So, like your boyfriend's son, he may get mad and not take a moment before he just reacts by hitting your daughter. Most 6 year olds have a clear concept of right and wrong, and can be held accountable for their actions. In general, i recommend using time-out in this age group as follows:
1) give a warning (i omit this for physical violence
- that immediately goes to step 2)
2) tell the child what he did that was wrong - be specific! for example, "no scott, we don't hit. We keep our hands to ourselves."
3) place the child in a quiet area away from the family activities, but still close enough for you to monitor his or her behavior. This spot has to be boring (i.e. Stairs, corner, wall) - don't send him to his room with all the cool toys to play with, or let him be able to watch tv from time out!
4) have the child stay in this spot for one minute per year (in your case, 6 minutes). I recommend the use of a timer - like an oven timer - to reinforce when time out is done
5) return to your child and either tell them again what they did that was not acceptable (toddlers) or you can ask them why they were in time-out (school age)
6) have the child say "sorry" - sincerely - for the behavior, and let the child know that he/she is forgiven ("hugs and kisses time"). In the case of physical violence, i make the child apologize to the one he or she hurt.
7) let the child return back to the regular activities. Don't keep referring to this all day long - the punishment is done, and move on!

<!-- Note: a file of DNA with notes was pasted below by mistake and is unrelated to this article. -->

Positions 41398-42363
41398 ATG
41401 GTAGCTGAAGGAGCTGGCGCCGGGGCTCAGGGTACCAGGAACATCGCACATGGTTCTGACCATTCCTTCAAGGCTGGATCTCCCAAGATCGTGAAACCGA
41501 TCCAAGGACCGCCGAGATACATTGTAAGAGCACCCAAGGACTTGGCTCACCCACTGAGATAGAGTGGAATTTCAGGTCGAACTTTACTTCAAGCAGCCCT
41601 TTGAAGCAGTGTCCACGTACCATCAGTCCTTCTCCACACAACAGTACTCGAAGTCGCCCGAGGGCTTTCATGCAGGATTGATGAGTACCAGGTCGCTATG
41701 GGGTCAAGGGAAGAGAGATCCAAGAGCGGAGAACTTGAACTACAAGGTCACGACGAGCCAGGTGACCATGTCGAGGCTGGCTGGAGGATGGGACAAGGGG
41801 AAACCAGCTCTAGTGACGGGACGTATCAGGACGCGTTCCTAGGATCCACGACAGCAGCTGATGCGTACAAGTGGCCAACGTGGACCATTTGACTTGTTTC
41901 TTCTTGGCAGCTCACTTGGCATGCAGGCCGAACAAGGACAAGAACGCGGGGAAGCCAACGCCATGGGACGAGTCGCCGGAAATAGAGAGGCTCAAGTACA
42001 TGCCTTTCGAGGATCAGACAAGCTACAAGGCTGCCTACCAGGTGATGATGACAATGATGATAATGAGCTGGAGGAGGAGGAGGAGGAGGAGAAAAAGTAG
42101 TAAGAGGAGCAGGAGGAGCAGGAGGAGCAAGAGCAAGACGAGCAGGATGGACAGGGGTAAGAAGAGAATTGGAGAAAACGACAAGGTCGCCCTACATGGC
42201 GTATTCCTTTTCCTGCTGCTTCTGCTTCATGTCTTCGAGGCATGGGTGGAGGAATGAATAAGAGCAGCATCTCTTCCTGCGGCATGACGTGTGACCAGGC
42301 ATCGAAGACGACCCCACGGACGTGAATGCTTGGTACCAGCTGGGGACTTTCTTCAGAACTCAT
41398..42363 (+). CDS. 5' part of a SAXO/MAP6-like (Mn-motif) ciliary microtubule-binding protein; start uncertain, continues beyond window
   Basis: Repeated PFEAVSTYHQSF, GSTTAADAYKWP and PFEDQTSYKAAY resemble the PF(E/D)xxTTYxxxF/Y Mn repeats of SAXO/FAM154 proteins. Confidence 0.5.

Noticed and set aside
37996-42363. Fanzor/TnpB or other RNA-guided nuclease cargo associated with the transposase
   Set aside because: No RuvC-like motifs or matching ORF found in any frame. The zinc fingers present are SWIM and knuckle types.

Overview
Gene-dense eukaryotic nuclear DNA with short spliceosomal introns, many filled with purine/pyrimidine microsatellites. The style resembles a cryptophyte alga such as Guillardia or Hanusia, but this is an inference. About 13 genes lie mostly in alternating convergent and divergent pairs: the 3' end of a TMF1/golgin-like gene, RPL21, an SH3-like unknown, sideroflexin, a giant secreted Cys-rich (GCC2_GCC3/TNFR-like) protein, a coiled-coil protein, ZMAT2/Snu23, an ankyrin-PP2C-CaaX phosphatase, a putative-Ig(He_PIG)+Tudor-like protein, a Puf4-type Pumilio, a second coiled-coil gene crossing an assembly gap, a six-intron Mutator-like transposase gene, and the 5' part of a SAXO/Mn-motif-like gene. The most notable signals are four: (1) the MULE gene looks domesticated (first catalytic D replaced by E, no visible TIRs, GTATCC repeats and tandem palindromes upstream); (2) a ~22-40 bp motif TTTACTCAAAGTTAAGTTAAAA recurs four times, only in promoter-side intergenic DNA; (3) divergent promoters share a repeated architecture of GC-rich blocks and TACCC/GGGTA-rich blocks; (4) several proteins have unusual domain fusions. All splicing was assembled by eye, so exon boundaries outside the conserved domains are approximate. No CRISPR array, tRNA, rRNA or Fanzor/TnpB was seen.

in your case, if your relationship is newer, his son may not be as willing to accept you as the disciplinarian - so talk with your boyfriend because consistency between all parents is very important!
in my opinion, most children with adhd or add do best clinically on a combination of medications to control the impulsivity, hyperactivity
, and inattention
to help the family and the child learn how to manage his or her behavior best.
Another thing to consider is that since all children are different, they may react differently to certain medications. Some children may have headaches, stomachaches, loss of appetite
), problems with sleep
, or become tearful, withdrawn, or aggressive. If you are concerned about this, talk to your doctor about the medication that your boyfriend's son is on - maybe a different medication would work better.
Finally, we have a doctor at utmb pediatrics
at bay colony who specializes in these issues - dr. William mize is a board certified behavioral and developmental pediatrician who has a special clinic designed to help general pediatricians (like myself) manage children with adhd where the treatment is not optimal. Your doctor can make a referral to dr. Mize, if desired, and you can call 1-888-utmb-kid for more information. I hope this is helpful!
sincerely - dr. Marney gundlach.